Pupils from Kettlesing Felliscliffe Community Primary School are pictured with (from left) teacher Vicky Senior, Andy Simpson, operations manager for Kier Environmental, and Joanne Kearney, North Yorkshire County Council’s waste contracts manager
Pupils from Kettlesing Felliscliffe Community Primary School are pictured with (from left) teacher Vicky Senior, Andy Simpson, operations manager for Kier Environmental, and Joanne Kearney, North Yorkshire County Council’s waste contracts manager

Pupils help recycling centre mark fifth anniversary

in Community/Education/Harrogate

Pupils from Kettlesing Felliscliffe Community Primary saw first-hand the changes taking place in how we recycle our waste when they joined the fifth birthday celebration of their local North Yorkshire County Council household waste recycling centre (HWRC) today (Friday 4 November 2016).

The West HWRC in Penny Pot Lane was opened by the county council in November 2011 to take pressure off the other recycling centre, located on Road, which was struggling to cope with the volume of waste from the growing town. West also eased the traffic congestion at the Wetherby Road site, where demand had been such that at peak times there could be queues onto Wetherby Road.

West Harrogate now accepts between 400 and 500 tonnes of waste each month. About 15,000 tonnes of the waste accepted by the site since it opened has been composted, reused or recycled, which is 68 per cent of the total taken by the site. These figures are in line with forecasts made when the site opened.

The site at West Harrogate is a split level site, which makes it easier for customers to deposit materials. The design means people can stand on the higher level and drop their recycling materials and waste into skips, rather than climbing up stairs to do so. It also allows the site to remain open while servicing of the bottom yard takes place.

The site has taken the pressure off the Wetherby Road site, Harrogate HWRC, with the monthly waste taken there falling from more than 1,000 tonnes to about 600 tonnes. Easing this pressure has given Harrogate staff more time to help people with their waste to increase the amount of recycling, along with reducing frequency of servicing at Harrogate HWRC.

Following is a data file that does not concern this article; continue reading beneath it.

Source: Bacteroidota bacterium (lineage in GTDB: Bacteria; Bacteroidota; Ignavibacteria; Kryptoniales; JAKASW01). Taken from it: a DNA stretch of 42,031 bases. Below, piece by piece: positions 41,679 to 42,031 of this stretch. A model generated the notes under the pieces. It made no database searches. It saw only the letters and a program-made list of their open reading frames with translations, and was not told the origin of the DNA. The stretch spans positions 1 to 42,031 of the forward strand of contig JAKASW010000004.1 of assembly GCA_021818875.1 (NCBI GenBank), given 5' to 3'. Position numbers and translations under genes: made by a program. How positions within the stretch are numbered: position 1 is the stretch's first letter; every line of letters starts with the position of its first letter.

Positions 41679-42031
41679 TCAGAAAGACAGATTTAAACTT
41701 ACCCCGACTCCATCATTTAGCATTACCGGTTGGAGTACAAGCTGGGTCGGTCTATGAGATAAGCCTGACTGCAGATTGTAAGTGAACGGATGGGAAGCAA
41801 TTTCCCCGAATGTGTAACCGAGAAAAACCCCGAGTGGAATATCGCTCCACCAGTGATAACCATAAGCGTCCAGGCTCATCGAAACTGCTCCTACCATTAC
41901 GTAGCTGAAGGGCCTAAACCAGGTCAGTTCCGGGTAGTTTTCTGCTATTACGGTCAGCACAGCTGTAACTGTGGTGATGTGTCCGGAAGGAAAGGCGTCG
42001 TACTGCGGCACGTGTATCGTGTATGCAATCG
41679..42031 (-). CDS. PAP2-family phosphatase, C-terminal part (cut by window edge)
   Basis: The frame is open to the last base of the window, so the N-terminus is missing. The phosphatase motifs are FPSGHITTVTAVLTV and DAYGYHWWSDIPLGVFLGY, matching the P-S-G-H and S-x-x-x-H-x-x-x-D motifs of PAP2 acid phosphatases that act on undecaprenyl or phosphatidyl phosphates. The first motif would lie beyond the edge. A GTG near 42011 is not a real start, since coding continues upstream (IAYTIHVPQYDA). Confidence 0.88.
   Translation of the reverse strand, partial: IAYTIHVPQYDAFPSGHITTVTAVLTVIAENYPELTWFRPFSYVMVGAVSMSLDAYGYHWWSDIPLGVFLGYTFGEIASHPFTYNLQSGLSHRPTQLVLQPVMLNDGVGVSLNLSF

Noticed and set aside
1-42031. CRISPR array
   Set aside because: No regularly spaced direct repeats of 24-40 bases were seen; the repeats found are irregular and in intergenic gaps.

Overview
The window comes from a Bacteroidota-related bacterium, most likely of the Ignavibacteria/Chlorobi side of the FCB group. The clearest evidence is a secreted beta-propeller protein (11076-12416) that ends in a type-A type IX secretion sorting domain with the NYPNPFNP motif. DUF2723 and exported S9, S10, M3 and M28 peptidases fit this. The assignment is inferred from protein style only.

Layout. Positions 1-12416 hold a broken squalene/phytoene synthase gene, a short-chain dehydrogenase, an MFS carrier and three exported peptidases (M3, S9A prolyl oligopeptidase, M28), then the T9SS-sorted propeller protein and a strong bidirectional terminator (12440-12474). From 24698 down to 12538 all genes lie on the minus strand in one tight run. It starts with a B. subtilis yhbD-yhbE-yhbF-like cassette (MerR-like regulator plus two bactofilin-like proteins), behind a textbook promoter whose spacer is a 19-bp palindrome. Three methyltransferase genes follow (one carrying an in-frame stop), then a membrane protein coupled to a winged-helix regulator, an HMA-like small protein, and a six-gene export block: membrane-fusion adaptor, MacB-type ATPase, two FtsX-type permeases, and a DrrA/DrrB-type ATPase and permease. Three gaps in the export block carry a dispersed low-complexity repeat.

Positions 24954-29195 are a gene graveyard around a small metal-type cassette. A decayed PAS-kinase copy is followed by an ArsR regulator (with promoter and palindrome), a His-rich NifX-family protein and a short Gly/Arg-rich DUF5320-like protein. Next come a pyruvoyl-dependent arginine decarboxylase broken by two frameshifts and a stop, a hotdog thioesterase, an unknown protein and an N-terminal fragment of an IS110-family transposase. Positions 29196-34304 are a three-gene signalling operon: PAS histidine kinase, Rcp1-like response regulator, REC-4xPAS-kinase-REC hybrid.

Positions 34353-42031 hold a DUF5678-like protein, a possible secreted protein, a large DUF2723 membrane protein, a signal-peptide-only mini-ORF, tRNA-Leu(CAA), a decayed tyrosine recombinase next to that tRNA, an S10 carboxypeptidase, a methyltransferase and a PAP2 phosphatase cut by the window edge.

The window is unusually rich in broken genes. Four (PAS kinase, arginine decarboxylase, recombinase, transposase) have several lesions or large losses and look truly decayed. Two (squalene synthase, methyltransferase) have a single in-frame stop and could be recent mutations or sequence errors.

County Councillor Chris Metcalfe, Executive Member for Waste Services, said:

West Harrogate HWRC is an excellent example of our commitment to recycling. By constantly improving the services we offer residents we are achieving an impressive reuse, recycling and composting rate from materials brought to our sites. The new site has also enabled us to improve customer service through better access and freeing staff to give more time to advising customers.

It is important to let young people, such as the pupils from Kettlesing Felliscliffe Primary School, which is the school nearest the recycling centre, see for themselves the difference they can make both now and in the future.


The site has introduced innovations which have since been extended to other sites. The county council’s contractor, Kier, used the site to trial bailing cardboard and plastic bottles to compress the waste, so reducing the cost of transport and CO2 emissions from vehicles. This is now operating at seven other sites. Kier also invested in a jumbo roller that crushes green waste, wood, cardboard and plastic bottles, increasing the amount that can be transported in a single container.


Julian Tranter, Managing Director of Kier Environmental, said:

Kier is committed to ensuring that the highest possible levels of reuse and recycling are achieved.

At West Harrogate HWRC we have installed balers to compress waste, which has reduced the number of loads that are transported and this therefore reduces the impact on the environment.

Engaging the local community with the recycling process and getting everyone on board is key to increasing recycling rates, we are therefore delighted to welcome pupils from Kettlesing Felliscliffe Primary School to give them an insight into the great work being done at West Harrogate HWRC.


The children who visited the site were aged between seven and 11, and all seemed to enjoy the experience.


Sebastian said:

It was amazing. I didn’t know a recycling centre could be such fun to look at.” Tabitha added: “I liked the big crushing machine that crushes all the waste


Callum said:

I never thought a recycling centre could be really fun. I really enjoyed the glass bottle bit where we found out that glass is 100 per cent recyclable.



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